I'm 48 and have another 8 years until I retire and will have a federal pension. I have about 200K cash and another 172K I have in a TSP tax differed G bond fund. I also have about 50K in tax differed accounts in Vanguard Total Stock Market. I also have a condo worth about 475K and it has a 267K loan. I realize I have way to much cash and this needs to be invested.
...
Any thoughts?

..... are really loss averse. If that label describes you, I would say to DCA into stocks and not necessarily go with a really high percentage. You want to have a level of stock exposure that you can stick with if/when the market goes down 50%... and, I would argue, some cash at that point to scoop up lower priced shares.

Also, if stocks were a good investment six weeks ago, they are still a good investment now. At age 48 you could be around another 40-50 years so that is the time frame you are trying to set yourself up for.
.....

I was invested with my TSP acocunt and got out right when the market starting going down in 2008. I lost about 2K only as I timed the market pretty good mostly by fear. I was thinking about getting back in near the bottom but ultimately fear stopped me from acting. Then I saw it going up but was hoping it would go back down and finally I did go back in after missing out on much of the gains.

The 200K is actually from a inheritance and much of it is from over a year ago and luckily the market hasn't done so well during this time so my 1% account wasn't so bad. I finally got a great opportunity to get back in recently but I kept reading it was going down further and I didn't want to lose principal. I'm worried now that the Fed has taken away the free money and the markets will reverse. Now I see I am making the same errors again.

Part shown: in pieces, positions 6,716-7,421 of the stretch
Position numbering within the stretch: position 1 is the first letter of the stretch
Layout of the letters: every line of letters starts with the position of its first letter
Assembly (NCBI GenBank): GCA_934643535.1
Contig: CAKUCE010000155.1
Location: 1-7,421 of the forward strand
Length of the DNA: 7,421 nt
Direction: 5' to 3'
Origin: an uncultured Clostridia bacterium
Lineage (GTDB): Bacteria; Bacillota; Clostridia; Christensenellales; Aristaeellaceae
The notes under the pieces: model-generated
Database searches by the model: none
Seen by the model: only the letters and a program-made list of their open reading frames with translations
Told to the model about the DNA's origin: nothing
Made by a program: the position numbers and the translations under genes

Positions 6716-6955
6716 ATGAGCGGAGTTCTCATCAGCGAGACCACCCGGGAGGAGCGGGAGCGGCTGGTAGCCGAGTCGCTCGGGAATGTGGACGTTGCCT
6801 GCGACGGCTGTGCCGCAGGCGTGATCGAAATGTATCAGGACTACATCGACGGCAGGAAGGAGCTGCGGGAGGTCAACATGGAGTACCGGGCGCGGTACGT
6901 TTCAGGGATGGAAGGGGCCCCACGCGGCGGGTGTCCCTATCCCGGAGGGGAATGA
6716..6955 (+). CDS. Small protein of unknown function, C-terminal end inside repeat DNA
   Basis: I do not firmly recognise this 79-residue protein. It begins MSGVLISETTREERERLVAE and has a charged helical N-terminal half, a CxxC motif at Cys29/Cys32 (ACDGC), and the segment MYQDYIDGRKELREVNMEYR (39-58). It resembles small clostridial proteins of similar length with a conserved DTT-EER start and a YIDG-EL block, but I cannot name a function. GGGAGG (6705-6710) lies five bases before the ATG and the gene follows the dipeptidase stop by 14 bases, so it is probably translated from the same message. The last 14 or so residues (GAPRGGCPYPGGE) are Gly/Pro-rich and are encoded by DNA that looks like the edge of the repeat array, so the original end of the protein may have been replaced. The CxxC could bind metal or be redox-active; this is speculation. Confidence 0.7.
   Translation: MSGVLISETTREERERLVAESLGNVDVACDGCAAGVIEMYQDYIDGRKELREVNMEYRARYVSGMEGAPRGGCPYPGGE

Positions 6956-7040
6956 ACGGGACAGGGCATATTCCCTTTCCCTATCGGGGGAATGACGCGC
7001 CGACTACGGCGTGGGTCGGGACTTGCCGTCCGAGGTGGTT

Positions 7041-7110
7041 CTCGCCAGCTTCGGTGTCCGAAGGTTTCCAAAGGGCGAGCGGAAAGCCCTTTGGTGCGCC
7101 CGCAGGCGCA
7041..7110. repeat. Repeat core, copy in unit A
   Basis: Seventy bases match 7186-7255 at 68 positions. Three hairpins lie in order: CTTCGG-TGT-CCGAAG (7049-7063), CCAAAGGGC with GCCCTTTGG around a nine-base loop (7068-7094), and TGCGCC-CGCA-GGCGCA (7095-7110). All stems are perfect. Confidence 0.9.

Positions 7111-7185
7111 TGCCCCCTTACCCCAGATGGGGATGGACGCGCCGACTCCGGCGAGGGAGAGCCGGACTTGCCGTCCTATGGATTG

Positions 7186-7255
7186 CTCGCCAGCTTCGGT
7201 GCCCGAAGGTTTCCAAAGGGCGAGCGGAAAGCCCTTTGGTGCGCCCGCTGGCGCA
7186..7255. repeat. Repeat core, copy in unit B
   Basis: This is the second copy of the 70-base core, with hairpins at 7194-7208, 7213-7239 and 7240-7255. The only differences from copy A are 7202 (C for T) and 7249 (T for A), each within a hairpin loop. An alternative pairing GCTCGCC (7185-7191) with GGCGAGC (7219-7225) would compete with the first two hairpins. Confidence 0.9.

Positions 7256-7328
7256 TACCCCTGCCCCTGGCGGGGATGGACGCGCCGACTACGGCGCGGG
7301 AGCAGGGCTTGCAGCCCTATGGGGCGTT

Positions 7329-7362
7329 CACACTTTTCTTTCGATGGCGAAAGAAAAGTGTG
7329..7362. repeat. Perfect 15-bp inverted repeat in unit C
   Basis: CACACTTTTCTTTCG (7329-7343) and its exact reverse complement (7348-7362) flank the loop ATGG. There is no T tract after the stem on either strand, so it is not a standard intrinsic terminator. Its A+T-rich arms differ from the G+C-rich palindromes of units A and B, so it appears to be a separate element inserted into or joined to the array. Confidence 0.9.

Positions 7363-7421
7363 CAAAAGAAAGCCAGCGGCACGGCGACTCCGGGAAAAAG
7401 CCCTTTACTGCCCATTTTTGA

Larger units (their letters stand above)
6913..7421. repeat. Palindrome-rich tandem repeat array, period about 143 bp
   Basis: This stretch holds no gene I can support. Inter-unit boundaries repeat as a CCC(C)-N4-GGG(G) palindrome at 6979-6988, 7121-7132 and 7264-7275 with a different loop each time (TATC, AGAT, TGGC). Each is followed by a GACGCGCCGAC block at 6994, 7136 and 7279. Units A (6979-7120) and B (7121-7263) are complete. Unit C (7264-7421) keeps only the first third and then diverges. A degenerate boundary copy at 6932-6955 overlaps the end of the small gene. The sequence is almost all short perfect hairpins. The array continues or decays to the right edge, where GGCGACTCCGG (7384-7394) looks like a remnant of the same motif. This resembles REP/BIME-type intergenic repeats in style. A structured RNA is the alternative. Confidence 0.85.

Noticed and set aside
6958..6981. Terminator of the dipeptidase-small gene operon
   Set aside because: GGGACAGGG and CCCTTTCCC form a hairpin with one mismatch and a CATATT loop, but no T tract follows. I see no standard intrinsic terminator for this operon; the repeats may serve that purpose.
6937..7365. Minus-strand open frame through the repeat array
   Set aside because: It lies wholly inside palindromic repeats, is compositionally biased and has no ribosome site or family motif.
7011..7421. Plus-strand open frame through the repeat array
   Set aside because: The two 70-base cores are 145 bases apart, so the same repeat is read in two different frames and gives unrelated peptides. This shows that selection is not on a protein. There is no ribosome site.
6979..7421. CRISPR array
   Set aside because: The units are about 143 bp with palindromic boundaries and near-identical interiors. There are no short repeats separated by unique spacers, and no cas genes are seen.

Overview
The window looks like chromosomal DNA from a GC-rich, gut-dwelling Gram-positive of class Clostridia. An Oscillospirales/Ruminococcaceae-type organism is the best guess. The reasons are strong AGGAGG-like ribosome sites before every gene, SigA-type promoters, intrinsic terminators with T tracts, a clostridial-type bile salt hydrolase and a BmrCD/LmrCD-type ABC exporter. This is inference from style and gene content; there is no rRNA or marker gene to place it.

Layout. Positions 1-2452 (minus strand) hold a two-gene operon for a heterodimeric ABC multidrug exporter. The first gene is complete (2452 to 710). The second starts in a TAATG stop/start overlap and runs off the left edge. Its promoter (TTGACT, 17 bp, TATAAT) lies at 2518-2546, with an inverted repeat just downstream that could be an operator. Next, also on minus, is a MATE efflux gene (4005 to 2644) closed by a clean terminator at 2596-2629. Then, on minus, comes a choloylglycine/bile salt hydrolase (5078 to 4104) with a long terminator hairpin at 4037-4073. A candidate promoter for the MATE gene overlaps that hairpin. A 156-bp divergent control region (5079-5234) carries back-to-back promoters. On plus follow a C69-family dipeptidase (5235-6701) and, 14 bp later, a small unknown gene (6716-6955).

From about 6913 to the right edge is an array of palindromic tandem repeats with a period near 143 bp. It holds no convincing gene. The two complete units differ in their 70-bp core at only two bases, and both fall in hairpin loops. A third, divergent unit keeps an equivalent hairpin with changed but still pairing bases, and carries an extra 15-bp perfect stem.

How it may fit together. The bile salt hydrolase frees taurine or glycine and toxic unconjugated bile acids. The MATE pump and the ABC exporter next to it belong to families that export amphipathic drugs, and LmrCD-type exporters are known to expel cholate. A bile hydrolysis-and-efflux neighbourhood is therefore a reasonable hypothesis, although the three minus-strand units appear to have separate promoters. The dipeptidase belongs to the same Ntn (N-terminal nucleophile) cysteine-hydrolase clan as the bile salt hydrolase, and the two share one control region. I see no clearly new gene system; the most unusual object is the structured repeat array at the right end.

I like the JlCollins stock series and this makes sense to me so I think I will aggressively start moving into the market. As he says the market always goes up and I need to have the discipline to let it ride. I have a Vanguard account as well as a Capitol One account. I appreciate all the advice and will continue to read.

Based on your past behavior/fears (which are still current-- see bold/italic), I agree that some very minimal amount of stocks (20% ?) to start with is best and DCA in from there.    The underlined part is in great contrast to previously, and sounds great, but can you avoid " aggressively start moving OUT of the market".

Just because you've read something on the internet will not automatically help you sleep at night when the market tanks.

I'm at 90+% stocks, but I've proven to myself that I won't panic and sell or "re-write my Investment plan" - same thing.
2002 - 30% down after 1st stock input.
2007-2009 50% down of much greater number
2012 dip worried, but no functional change
2014  Oct, fast dip nearly missed it in the news
2015 summer, bought a bit on the dip 5K in
2016 Feb, almost pulled the big trigger to buy stocks, but missed it (only 5K in)

All that and I still worry/watch my accounts too much.

PS stocks don't always go up in 10-15 year spans.